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SALT LAKE CITY — The good news is that there's more new revenue projected for the upcoming budget year.
But the bad news? It's only about $47 million.
That's nowhere near enough to restore the 7 percent in cuts already made this session in the preliminary base budget and take care of growth in public school enrollment and other needs.
It doesn't solve all our problems, but it's a lot better than it's been in a long time.
–House Budget Chairman Mel Brown
House Budget Chairman Mel Brown, R-Coalville, acknowledged the projections fall short in presenting the new numbers to his fellow representatives.
He still, however, said the projections are better than they've been in the past few years, when lawmakers saw revenues continue to drop because of the economic downturn.
"It doesn't solve all our problems, but it's a lot better than it's been in a long time," Brown said, noting there is another $31 million in one-time money expected to be left over at the end of the current budget year on June 30.
Later, Senate Budget Chairman Lyle Hillyard, R-Logan, offered a similar assessment of the work ahead.
“We have some pretty serious challenges,” Hillyard said. “It’s a doable task.”
The Senate budget chairman, too, attempted to sound upbeat. “It means more people are working and earning money and that’s always a good sign,” Hillyard said.
Tough choices ahead for lawmakers
Lawmakers had already expected the state to collect another $216 million in revenues in the new budget year beginning July 1.
It would take about twice that much, though, to add back the money already taken out of the $11.9 billion budget proposed by Gov. Gary Herbert, cover the $75 million price tag for new students and growth in Medicaid.
The new revenue report means lawmakers will have to make some tough choices.
GOP leaders had hoped to make up all of what's called the structural imbalance this session, the $315 million hole left in the budget now that federal stimulus funds and other one-time monies are gone.
The governor has said continued economic growth should take care of that imbalance over the next couple of years and proposed a new source of one-time money, a switch from annual to quarterly income tax payments for the self employed.
Another option for lawmakers is restoring the state sales tax on food and delaying the corresponding decrease in the general sales-tax rate for six months or more.
Brown said lawmakers are about $50 million short of solving the structural imbalance and some $60 million short of what's needed to pay for enrollment growth. With other unmet needs, he said the shortfall is about $140 million.
"We can spend the $31 million to solve some of that," he said, referring to the money expected to be left over from the current year's budget.
As for making up some or all of the rest, Brown said he'll be meeting individually with the heads of the Legislature's budget subcommittees "to personally talk about the direction we might go with this."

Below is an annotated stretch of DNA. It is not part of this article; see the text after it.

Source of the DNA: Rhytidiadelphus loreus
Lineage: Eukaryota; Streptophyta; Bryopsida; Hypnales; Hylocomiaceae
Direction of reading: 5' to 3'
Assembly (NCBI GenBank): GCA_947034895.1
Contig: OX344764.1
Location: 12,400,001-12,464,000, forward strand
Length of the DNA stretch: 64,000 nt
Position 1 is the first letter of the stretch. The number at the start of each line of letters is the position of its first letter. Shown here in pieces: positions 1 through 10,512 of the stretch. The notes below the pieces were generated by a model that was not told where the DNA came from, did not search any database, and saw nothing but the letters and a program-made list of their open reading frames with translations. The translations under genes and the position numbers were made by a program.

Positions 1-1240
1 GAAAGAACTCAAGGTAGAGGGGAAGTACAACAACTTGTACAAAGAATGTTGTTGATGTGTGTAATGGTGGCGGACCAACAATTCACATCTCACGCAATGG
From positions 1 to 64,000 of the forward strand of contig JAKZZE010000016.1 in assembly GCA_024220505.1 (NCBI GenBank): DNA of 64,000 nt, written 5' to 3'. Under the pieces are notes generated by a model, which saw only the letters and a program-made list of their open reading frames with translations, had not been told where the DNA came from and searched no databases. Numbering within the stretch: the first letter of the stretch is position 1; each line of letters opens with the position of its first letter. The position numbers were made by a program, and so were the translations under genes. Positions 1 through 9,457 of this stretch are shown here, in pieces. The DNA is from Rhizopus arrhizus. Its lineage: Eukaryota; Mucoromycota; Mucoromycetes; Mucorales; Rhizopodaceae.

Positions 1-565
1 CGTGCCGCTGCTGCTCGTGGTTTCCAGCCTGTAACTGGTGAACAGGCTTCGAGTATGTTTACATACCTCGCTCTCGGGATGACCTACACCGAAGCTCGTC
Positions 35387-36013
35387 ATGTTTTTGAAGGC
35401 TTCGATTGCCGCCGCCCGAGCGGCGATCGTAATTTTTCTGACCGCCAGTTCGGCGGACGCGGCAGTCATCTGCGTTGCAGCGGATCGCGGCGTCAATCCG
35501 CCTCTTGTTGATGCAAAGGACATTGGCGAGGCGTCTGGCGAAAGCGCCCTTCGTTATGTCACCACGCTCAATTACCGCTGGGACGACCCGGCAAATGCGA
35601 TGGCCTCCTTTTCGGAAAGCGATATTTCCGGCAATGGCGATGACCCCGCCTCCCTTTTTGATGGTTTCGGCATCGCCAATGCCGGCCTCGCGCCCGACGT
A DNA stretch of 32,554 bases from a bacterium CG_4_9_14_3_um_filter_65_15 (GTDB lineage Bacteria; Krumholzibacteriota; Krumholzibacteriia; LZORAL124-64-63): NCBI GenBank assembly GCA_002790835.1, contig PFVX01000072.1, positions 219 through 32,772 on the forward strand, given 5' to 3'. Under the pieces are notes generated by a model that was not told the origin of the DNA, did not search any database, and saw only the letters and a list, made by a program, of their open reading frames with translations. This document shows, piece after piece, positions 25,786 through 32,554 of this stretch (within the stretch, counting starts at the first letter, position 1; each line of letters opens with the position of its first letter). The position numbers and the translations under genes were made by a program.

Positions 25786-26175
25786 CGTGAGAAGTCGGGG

Reaction to numbers subdued
There was little reaction on the floor, expect from the speaker pro tem, Rep. Merlynn Newbold, R-South Jordan.
Newbold called the numbers "a great way to start out the week."
In the Senate, the reaction was more measured.
Lawmakers are about $50 million short of solving the structural imbalance and $60 million short of what's needed to pay for enrollment growth. With other unmet needs, the shortfall is about $140 million.
“We still have some dark clouds on the horizon that we have to be very watchful for,” Sen. John Valentine, R-Orem, said.
Senate Minority Leader Ross Romero, D-Salt Lake, however, said the new numbers reflect an improving economic picture for Utah.
“Democrats opposed the budget cuts put forward at the beginning of the session," Romero said. "Today’s revenue estimates support our position that those cuts were unnecessary."
House Democrats also said they would work to ensure schools and social service programs get the money needed.
“Our economy is definitely heading in the right direction,” said House Minority Leader Dave Litvack, D-Salt Lake. “We now have an opportunity to revisit the base budget from earlier in the legislative session and to restore some of the threatened and serious cuts to critical programs.”
Gov. Gary Herbert said in a statement he was encouraged by the numbers.
"Today's revenue estimates clearly demonstrate Utah is on track toward a stronger economy," the governor said. "It certainly gives the Legislature greater confidence that the numbers in my recommended budget are solid. My budget is not only viable; it's sustainable."
Herbert said the state must invest in education first.
"It will pay dividends for decades," he said, adding "our efforts in the Capitol should be all about jobs, jobs, and more jobs. The forecast shows the horizon is bright, with job growth not only improving, but almost doubling in 2012. I'm very encouraged."